City says would-be Coyotes buyer provides $25 million to cover lossesBy Bob Baum, AP
Friday, September 17, 2010
Would-be Coyotes buyer submits $25 million
PHOENIX — The city of Glendale says a prospective buyer of the Phoenix Coyotes, “in a show of good faith,” has deposited $25 million in an escrow account.
The figure is equal to the amount of city funds Glendale had deposited, at the NHL’s insistence, to cover potential losses for the coming season while a local buyer was sought.
Glendale, in a news release Friday, said the buyer has asked for confidentiality because negotiations are ongoing, but there have been multiple reports the city has been in talks with Chicago investor Matthew Hulsizer.
The city said that the would-be buyer’s move shows Glendale has met the NHL deadline for finding a qualified purchaser to keep the team in Arizona, a condition for releasing the $25 million the city deposited in escrow.
The NHL bought the team out of bankruptcy a year ago in hopes of finding a buyer to keep the Coyotes playing at Glendale’s Jobing.com Arena.
However, the city may not see its money anytime soon, if at all.
A person with knowledge of the situation, who asked not to be identified because of the sensitive nature of the matter, said that “from my understanding, this was purely a goodwill move on behalf of the bidder” and said that the city is not likely to have access to the funds.
Hulsizer emerged recently as the latest major player in this saga, which began in May 2009 when then-owner Jerry Moyes took the Coyotes into bankruptcy intending to sell the franchise to Canadian billionaire Jim Balsillie contingent on moving it to Hamilton, Ontario, whether the league liked it or not. A U.S. Bankruptcy Court judge after a mountain of documents were filed and dozens of attorneys became involved, threw out Balsillie’s bid.
Eventually, the NHL was left as the only bidder, purchasing the team with the intention of finding a buyer to keep the team in Arizona. But if that becomes impossible, the league has said it would move the franchise elsewhere. Winnipeg, Manitoba, the franchise’s home before it moved to Arizona in 1996, has emerged as a leading possibility.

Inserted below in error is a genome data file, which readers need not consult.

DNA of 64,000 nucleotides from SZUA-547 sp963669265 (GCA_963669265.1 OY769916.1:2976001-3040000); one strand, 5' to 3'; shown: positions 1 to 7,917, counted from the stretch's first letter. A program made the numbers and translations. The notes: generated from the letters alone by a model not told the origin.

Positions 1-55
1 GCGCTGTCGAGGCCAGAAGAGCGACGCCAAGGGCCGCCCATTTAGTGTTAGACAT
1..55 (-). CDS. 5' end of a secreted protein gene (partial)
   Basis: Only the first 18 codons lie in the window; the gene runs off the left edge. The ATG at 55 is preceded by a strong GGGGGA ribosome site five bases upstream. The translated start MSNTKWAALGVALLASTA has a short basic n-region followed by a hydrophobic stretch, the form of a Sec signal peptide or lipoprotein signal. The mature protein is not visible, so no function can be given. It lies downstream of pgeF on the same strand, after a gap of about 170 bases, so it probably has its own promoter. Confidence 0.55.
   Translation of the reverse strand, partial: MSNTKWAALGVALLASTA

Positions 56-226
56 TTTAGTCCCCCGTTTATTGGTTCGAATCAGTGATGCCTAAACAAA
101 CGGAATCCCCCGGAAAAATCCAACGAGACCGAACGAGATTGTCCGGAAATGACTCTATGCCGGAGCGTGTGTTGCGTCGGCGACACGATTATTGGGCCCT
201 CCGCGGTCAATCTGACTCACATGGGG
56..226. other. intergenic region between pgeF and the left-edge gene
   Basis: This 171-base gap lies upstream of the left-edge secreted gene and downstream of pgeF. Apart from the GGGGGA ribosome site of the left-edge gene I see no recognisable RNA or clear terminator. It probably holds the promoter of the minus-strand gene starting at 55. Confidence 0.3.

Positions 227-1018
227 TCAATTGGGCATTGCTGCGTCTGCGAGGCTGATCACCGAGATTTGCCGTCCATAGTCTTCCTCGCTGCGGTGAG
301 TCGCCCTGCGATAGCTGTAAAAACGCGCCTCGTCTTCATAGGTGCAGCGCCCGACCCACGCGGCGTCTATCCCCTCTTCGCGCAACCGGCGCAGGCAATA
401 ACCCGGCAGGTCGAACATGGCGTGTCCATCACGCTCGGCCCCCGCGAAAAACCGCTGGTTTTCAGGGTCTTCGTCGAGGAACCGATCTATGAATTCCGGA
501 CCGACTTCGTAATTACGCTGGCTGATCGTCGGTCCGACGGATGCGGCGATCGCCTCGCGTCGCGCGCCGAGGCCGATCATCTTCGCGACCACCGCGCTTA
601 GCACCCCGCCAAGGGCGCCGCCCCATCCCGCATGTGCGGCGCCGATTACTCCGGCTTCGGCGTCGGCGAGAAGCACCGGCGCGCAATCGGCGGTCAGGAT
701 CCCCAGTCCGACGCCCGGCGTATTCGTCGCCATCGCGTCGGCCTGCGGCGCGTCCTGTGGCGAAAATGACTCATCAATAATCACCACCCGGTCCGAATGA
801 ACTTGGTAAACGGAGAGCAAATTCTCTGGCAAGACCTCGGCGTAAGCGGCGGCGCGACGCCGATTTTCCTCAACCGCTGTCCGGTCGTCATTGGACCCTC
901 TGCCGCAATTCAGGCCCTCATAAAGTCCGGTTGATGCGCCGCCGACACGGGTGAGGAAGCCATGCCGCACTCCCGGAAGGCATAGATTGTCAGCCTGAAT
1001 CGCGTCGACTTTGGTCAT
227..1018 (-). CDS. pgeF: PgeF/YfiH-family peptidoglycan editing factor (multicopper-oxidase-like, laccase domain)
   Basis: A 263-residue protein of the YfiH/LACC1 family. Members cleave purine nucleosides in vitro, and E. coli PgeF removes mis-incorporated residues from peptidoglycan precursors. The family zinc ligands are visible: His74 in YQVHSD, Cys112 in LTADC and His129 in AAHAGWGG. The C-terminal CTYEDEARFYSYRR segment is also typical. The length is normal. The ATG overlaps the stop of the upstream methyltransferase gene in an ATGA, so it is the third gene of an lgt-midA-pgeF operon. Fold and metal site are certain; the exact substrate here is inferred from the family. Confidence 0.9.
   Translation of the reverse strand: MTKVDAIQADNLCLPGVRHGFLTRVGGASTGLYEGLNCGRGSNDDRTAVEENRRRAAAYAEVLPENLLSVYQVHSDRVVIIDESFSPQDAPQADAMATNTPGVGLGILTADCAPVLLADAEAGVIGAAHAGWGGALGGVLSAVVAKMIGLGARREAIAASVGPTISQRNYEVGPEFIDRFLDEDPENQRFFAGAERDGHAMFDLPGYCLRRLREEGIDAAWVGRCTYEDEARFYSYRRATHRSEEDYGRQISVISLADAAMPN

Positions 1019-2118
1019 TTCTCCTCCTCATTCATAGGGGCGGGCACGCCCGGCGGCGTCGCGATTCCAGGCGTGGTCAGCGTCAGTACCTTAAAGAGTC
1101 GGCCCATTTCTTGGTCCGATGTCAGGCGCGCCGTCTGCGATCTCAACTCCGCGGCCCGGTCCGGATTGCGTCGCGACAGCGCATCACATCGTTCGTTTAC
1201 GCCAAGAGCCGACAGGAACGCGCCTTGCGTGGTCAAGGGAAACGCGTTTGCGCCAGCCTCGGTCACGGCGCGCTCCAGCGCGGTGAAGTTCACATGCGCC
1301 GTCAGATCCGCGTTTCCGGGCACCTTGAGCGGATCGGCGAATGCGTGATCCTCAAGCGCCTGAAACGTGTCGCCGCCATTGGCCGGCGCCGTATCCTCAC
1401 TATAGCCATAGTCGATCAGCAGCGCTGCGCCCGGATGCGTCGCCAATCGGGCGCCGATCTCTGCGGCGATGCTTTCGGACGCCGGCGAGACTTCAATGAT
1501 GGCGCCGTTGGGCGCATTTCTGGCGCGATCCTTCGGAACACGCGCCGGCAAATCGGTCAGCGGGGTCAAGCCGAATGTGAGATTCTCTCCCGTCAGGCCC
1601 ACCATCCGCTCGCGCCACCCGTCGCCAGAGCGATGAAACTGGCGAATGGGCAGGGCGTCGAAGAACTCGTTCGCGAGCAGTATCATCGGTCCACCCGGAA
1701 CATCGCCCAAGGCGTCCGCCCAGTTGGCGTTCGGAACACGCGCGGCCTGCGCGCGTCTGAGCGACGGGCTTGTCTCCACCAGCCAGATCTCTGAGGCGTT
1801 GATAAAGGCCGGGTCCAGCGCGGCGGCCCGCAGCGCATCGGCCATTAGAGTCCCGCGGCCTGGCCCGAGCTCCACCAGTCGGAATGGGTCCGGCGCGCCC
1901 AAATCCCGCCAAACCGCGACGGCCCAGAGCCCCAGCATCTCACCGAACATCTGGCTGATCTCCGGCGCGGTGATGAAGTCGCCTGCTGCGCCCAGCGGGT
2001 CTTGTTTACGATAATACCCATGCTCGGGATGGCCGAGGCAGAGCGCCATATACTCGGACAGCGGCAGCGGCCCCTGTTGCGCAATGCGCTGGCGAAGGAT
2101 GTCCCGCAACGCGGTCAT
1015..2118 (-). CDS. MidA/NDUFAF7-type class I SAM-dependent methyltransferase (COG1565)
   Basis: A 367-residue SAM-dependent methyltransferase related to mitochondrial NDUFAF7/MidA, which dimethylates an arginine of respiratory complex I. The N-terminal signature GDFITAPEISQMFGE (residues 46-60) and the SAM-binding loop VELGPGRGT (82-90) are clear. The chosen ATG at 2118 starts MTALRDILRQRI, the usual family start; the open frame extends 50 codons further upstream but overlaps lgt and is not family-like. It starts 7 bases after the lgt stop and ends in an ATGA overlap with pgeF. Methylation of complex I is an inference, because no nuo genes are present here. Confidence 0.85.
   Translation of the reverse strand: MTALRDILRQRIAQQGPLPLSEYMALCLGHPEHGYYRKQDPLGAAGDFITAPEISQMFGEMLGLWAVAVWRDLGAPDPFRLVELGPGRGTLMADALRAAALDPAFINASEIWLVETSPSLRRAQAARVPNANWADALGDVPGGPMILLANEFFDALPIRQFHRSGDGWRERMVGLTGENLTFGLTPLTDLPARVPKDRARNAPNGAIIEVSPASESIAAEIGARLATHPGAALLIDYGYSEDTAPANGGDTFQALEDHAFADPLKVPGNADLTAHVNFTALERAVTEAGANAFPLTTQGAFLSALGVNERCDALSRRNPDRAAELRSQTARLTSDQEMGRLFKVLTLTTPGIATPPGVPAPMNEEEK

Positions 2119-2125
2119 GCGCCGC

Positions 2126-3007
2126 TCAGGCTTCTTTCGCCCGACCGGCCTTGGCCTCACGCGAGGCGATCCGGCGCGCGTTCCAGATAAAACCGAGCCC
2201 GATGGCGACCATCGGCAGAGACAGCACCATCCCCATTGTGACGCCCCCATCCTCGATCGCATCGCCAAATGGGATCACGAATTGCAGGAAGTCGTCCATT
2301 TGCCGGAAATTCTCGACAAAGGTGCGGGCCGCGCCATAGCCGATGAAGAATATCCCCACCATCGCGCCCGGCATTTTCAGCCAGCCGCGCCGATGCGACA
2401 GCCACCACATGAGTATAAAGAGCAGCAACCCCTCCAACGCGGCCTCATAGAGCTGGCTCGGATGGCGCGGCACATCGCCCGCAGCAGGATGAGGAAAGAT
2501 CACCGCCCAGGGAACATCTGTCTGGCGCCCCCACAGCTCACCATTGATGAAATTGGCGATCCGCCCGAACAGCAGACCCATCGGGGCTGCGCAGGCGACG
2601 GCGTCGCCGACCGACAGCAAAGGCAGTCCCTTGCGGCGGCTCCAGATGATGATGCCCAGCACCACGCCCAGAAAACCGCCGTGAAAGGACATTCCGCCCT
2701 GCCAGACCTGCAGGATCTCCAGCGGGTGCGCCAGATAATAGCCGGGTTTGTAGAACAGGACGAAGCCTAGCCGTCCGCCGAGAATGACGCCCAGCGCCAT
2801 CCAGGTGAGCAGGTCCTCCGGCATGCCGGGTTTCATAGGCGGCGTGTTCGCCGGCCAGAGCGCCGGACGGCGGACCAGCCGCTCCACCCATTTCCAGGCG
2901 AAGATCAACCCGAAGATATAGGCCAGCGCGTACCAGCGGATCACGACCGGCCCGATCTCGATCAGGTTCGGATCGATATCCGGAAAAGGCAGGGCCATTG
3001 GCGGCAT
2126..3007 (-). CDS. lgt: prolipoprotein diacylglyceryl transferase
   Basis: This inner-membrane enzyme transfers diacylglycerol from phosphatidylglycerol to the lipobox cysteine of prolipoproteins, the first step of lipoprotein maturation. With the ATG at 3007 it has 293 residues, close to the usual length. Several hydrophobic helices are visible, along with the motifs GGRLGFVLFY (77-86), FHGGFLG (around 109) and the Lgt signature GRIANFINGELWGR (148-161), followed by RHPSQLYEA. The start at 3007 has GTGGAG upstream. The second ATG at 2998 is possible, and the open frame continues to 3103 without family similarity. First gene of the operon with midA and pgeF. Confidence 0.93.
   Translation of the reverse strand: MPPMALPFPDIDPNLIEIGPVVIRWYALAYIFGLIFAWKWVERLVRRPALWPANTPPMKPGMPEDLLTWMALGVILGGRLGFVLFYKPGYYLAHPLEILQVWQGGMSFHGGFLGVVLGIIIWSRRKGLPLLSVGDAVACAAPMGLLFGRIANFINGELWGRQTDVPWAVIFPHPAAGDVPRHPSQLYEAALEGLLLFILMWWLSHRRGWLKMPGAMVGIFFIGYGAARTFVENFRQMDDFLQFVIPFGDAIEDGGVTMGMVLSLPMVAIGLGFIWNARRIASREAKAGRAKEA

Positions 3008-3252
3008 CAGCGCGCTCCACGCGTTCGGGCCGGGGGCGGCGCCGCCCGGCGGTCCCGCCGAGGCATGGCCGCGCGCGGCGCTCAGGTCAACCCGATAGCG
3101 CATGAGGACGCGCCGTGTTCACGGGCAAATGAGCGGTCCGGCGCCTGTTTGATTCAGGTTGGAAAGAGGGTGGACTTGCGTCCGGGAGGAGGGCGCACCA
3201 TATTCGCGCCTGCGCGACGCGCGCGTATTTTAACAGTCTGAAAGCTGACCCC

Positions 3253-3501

The league has said that the franchise could not continue to operate in Arizona without a new lease agreement with the city of Glendale, which built the arena specifically for the Coyotes.
Ice Edge Holdings held exclusive negotiating rights for a time after a group headed by Chicago sports baron Jerry Reinsdorf announced it was pulling out of contention. But the city was concerned that Ice Edge, a group of four Canadian and U.S. investors, lacked the money for the purchase, relying too much on bank loans for the acquisition.
Enter Hulsizer, who would be the majority owner with Ice Edge apparently holding a minority stake.
Hulsizer is co-founder and chief executive officer of PEAK6 Investments. According to his biography on the PEAK6 Web site, he is a 1991 Amherst graduate who was a director and risk manager for Swiss Bank from 1994 until he co-founded PEAK6 in 1997. Before that, he was a senior trader with O’Connor & Associates, a proprietary derivatives firm that was acquired by Swiss Bank.
PEAK6 was formed as a trading group and since has created the OptionsHouse online brokerage and WeSeed, a social networking site that “empowers and educates people who have never before engaged with the stock market.”
The Coyotes never have turned a profit since moving to Arizona. The team initially played in downtown Phoenix at what is now known as US Airways Center, home of the NBA’s Suns. While negotiations for building an arena in Scottsdale dragged on, then-Coyotes owner Steve Ellman reached a backdoor deal with Glendale, which spent $180 million to build Jobing.com Arena specifically for the Coyotes in 2003.
During the bankruptcy proceedings, Moyes told the Glendale city council that hockey would never make it in Arizona.
Despite its uncertain ownership status and a low payroll, the NHL-owned Coyotes had a surprisingly successful 2009-10 season, winning 50 games, third-most in the West. The team went from playing in an almost empty arena early to a string of eight sellouts at the end of the season before losing to Detroit in seven games in the first round of the playoffs. The Coyotes opened their training camp in Glendale on Friday.
Tags: Arizona, Canada, Men's Hockey, North America, Phoenix, Professional Hockey, Sports Business, United States